On October 6, 1973, as Israelis observed Yom Kippur – the holiest day in the Jewish calendar – the Egyptian and Syrian armies launched simultaneous surprise offensives against Israel across the ceasefire lines from the 1967 war.
Four decades later, the consequences and lessons of the 19-day war are still being analysed and debated. Meanwhile, once-classified information about the war from the archives of some of the principle players in the war, as well as their superpower patrons, are slowly coming to the surface, adding to our understanding of the events.
Today, AIJAC begins a three-part blog to commemorate the 40th anniversary of Israel’s last major multi-front conventional war.
The first entry will examine recent stories about the war that might interest to our readers, including commentary about how the lessons of the Yom Kippur War are being applied to Israel’s current security outlook.
The second and third blogs, however, will take us back to 1973, to the war as it was covered by some of the major newspapers here in Australia. This will include looking at some of the themes of the editorials, viewpoints, analysis, and letters of the period. Afterwards, we’ll have a peek at some of the more interesting dispatches of Australia’s war correspondents. Finally, similar to our blog from June coinciding with the Six Day War, we’ll ponder some of the key contextual facts of the Israeli-Arab conflict that were widely understood by journalists at the time but are largely absent from the narrative in the news today.
But first, and important discussion was held on Sunday at Tel Aviv University’s Institute for National Security Studies (INSS) with two controversial figures of the Yom Kippur War: Eli Zeira, the head of the Israel Defence Forces Intelligence division during the war, and then-Mossad chief Zvi Zamir.
Zeira was among those tapped for dismissal in the April 1974 interim report by the Agranat Commission that was set up to investigate the failures that led to Israel being caught by surprise in the war. For years now, he has been at loggerheads with Zamir over Zeira’s exposure of Israel’s best-placed spy in Egypt of the time, Ashraf Marwan (son-in-law of Gamal Abdel Nasser). In an effort to rehabilitate his own image, Zeira had accused Marwan – who is credited for tipping Israel off to the attack at the last minute – as being a double agent for Egypt. It should be said that most experts agree with Zamir that Marwan was not a double agent. (An interesting aside by Shmuel Rosner on this matter from last year appears on the New York Times‘ website). Zamir and Zeira are now in their late 80s, so this tense meeting was also seen as perhaps the last opportunity for them to offer their versions of the war in the same forum.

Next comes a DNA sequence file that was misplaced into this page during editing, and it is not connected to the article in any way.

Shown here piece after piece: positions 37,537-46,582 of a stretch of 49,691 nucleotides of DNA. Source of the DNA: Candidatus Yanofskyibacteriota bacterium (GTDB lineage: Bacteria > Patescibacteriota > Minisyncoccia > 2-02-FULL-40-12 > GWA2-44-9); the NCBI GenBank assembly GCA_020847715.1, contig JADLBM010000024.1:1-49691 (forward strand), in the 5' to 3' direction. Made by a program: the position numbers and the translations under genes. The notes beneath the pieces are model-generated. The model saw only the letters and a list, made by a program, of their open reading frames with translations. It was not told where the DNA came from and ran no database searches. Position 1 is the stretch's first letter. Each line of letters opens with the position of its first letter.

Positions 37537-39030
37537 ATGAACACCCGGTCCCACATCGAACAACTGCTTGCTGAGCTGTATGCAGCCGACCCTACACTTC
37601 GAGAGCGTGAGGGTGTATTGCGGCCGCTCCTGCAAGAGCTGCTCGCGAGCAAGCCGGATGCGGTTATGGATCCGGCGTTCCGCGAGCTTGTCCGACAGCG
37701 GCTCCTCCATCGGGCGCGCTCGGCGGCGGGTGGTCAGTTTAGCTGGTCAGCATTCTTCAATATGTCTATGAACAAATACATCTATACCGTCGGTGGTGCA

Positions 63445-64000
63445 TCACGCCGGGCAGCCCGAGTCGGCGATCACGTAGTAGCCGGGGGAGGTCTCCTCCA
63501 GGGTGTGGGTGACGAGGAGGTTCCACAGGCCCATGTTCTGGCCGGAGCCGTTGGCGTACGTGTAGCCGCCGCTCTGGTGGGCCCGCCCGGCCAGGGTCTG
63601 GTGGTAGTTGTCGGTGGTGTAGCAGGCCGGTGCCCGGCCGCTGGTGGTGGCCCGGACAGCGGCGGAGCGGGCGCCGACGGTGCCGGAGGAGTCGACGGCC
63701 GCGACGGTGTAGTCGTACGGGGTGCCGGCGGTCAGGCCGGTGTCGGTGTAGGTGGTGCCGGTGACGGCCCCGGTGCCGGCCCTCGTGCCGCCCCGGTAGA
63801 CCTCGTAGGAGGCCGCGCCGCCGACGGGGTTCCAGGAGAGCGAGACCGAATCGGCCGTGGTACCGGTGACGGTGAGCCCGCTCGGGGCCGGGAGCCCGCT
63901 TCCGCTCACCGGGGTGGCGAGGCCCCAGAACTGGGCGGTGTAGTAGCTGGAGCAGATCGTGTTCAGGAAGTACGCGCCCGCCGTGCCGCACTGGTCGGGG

The INSS’s video of the historic discussion can be found here, but before you view it, have a look at Tablet Magazine‘s curtain-raiser feature for the event, which includes a good deal of background information. Afterwards, you might want to compare notes with the coverage in Tablet, Ha’aretz (behind paywall), the Times of Israel, and Israel Hayom.
In another interesting twist to this plotline, also at Israel Hayom, former high intelligence official Brig. Gen. (Res.) Aharon Levran contended that the Israeli intelligence establishment had put too much focus on the information provided by Marwan, at the expense of other intelligence sources that might have yielded information about the Egypt’s war plans much earlier.
The other big story of this anniversary has been the release by the Washington-based Wilson Centre of an interview between Israeli-born nuclear proliferation expert Avner Cohen and Arnon Azaryahu, who served as an aide to Yisrael Galili – one of Israeli Prime Minister Golda Meir’s advisers at the time of the war.
In the interview, Azaryahu says Galili told him that – after the first disastrous day of the war, when it appeared that the two fronts were collapsing – Defence Minister Moshe Dayan suggested to Meir that Israel ready a nuclear device to unveil as a deterrent if it appeared that the Arab tanks were about to break through into Israel’s heartland. According to Azaryahu, Meir immediately ruled it out.
It’s important to recognise that even Azaryahu admitted he did not witness this exchange first-hand. Cohen’s decision to release the video now, five years after Azaryahu’s death, has also prompted some analysts to question his motives. It’s also worth noting that this is not the first time an allegation has surfaced suggesting that Israel, which has always maintained nuclear ambiguity, had considered showing its nuclear card as a deterrent either before or during a war.
Meanwhile, Israel Hayom columnist Dan Margalit criticised both the Zamir/Zeira event and Cohen’s Azaryahu tape, saying they tarnish Israel’s image and only serve the narrow interests of the players involved.
Finally, in another interesting development, last month the Israeli archives released a new round of declassified documents on the war including some previously sealed testimony of Golda Meir to the Agranat Commission.